Students, faculty collaborate among University schools
Janelle Shives, third-year MS biology student, begins analyses on haemolymph samples with the spectrophotometer.
Great things are accomplished by working diligently. Coupling diligence and collaborative efforts significantly increases this potential. Such is the case happening on campus at Loma Linda University between two of the lesser-known departments.
Three collaborations between graduate students from the department of earth and biological sciences (EBS) and faculty in the department of basic sciences are currently increasing the breadth of research occurring at LLU. The biology students are Zia Nisani, Janelle Shives, and April Sjoboen.
Mr. Nisani is a PhD candidate working on venom regeneration in the common, but deadly African scorpions, Parabuthus transvaalicus. Since this species is a major source of envenomations in Zimbabwe with some deaths recorded, there is value in understanding how scorpions use and regenerate their venom.
Beyond the medical applications, the energy costs of venom production also have implications for the behavior and ecology of the animals. Mr. Nisani’s collaborations with Wayne Kelln, immunology tech, Immunology Center, LLUHC, and Danilo Boskovic, PhD, assistant professor of biochemistry and microbiology in the department of the basic sciences, have used fast protein liquid chromatography and matrix-assisted laser desorption time-of-flight mass spectrometry, in order to analyze the venom chemical profile of these scorpions as it is regenerated.
Mr. Nisani hopes that his research results will show the relationship between metabolic rate o
April Sjoboen, second-year MS biology student, and Danilo Boskovic, PhD, examine readouts from the gas chromatography analyzer.
ver time and the type of peptides/proteins that are synthesized in the venom. He has already submitted one paper for publication with co-authors Stephen G. Dunbar, PhD, assistant professor of biology, EBS, and Bill Hayes, PhD, professor of biology, EBS.
Janelle Shives is a third-year MS student who is investigating links between hermit crab behavior and physiology, and hermit crabs in the fossil record. There are few records of fossilized hermit crabs occurring with their gastropod shell homes. In almost every case, fossil hermit crabs are found separated from the shells they had once inhabited.
Ms. Shives is attempting to discover why some hermit crabs abandon their shell when buried, and why others do not, by testing hypotheses on the common hermit crab, Pagurus samuelis.
With assistance from Dr. Boskovic, Ms. Shives has expanded her research to include tests for lactic acid buildup over time in hermit crabs that are trapped below layers of sediment.
Testing involves extracting the hermit crab blood (haemolymph), deproteinizing, then adding lactate dehydrogenase and NAD+ to react with the lactate. Absorbance is measured on a spectrophotometer in the department of biochemistry and compared with standard curves to determine the original concentration of lactic acid.
Ms. Shives hopes her results reveal that when faced with hypoxia, the hermit crabs will undergo anaerobic respiration, thus providing a possible explanation for the shell abandonment behavior.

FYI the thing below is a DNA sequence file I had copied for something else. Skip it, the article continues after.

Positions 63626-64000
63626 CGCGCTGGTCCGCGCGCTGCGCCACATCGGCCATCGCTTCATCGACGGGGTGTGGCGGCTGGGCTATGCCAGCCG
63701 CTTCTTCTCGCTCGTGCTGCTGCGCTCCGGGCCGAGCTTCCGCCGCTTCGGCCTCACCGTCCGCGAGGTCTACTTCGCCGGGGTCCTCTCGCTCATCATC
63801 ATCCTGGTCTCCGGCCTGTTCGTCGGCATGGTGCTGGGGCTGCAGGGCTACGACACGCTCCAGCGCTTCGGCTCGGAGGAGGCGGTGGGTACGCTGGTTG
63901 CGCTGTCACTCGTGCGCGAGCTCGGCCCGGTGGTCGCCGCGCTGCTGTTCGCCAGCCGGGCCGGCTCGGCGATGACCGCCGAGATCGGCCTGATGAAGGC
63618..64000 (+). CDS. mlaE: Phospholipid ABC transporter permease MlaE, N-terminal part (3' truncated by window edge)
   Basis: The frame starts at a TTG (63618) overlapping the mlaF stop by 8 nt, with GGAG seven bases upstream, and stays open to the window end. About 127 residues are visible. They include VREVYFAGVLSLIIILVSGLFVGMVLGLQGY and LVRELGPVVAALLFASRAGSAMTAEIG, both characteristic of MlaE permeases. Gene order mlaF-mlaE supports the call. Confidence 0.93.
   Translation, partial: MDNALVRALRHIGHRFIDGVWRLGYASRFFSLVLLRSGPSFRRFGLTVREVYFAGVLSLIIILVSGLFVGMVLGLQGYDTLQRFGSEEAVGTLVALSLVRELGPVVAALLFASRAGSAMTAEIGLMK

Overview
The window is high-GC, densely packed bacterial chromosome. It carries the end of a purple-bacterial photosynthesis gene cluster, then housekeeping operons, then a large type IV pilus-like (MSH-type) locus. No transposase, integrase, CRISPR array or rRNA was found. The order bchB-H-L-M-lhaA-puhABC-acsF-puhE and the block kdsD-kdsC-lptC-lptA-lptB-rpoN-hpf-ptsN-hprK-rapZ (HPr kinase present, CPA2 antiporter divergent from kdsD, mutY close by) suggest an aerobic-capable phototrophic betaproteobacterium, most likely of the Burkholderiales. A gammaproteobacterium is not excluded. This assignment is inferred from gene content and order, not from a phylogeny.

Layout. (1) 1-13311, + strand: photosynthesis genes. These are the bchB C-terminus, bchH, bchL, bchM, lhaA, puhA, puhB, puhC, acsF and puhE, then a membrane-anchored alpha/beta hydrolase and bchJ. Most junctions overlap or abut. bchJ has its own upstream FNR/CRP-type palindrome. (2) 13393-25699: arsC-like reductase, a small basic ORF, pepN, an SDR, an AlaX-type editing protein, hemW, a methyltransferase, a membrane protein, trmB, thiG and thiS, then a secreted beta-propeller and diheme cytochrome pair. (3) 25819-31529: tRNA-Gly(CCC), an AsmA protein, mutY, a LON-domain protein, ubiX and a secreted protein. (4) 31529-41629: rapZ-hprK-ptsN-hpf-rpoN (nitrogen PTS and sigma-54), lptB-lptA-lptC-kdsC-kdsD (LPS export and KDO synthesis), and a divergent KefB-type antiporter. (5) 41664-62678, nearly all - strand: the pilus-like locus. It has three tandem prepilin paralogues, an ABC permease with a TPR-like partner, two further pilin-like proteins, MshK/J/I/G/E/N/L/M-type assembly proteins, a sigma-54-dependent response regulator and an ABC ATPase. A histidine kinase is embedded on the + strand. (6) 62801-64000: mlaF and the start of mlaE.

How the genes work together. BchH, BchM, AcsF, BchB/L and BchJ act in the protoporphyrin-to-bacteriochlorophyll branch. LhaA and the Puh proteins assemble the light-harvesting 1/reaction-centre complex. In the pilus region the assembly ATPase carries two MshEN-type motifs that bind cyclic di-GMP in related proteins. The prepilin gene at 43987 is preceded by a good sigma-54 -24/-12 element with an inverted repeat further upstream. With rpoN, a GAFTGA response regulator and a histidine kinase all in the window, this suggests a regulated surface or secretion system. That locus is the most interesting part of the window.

April Sjoboen is a second-year MS student conducting much of her research analyses in conjunction with the department of basic sciences. Dr. Boskovic and Jason Herring, a PhD student in the department of chemistry, are assisting Ms. Sjoboen in analyzing fatty acids in the common shore crab, Pachygrapsus crassipes, to determine if the animals preferentially store different fatty acids as an adaptation to changes in environmental temperatures.
Using recorded temperatures from past years, Ms. Sjoboen has divided the year into cold and warm seasons, and plans to compare the stored fats in the crabs between the two seasons.
Once she has captured the specimens and removed their fat-storage organs, she extracts the fatty acids from the tissue sample and converts them into a form conducive for the analytical tests. A small fraction of each sample is then injected into a gas chromatography/mass spectrometer, where it is compared to commercial standards for identification and quantitative purposes.
Ms. Sjoboen’s studies may reveal seasonal differences in fatty acid storage, which will suggest that they are able to optimize these stores for use in the fluctuating temperatures of the intertidal environment. Discovering how they cope in these circumstances can help us understand more about the life of Pachygrapsus and prospectively lead to continuing research on this topic.
As a result of invitations by Lawrence Sowers, PhD, associate dean, basic sciences faculty, these collaborations are providing opportunities for graduate students in the department of earth and biological sciences to learn new skills and ask further questions about their research organisms.
Biochemistry faculty are also benefiting. “It’s a chance for us to look beyond the molecules to whole animals in an ecological context—that’s exciting stuff!” says Dr. Boskovic.
By Stephen Dunbar, PhD, & Patricia Thio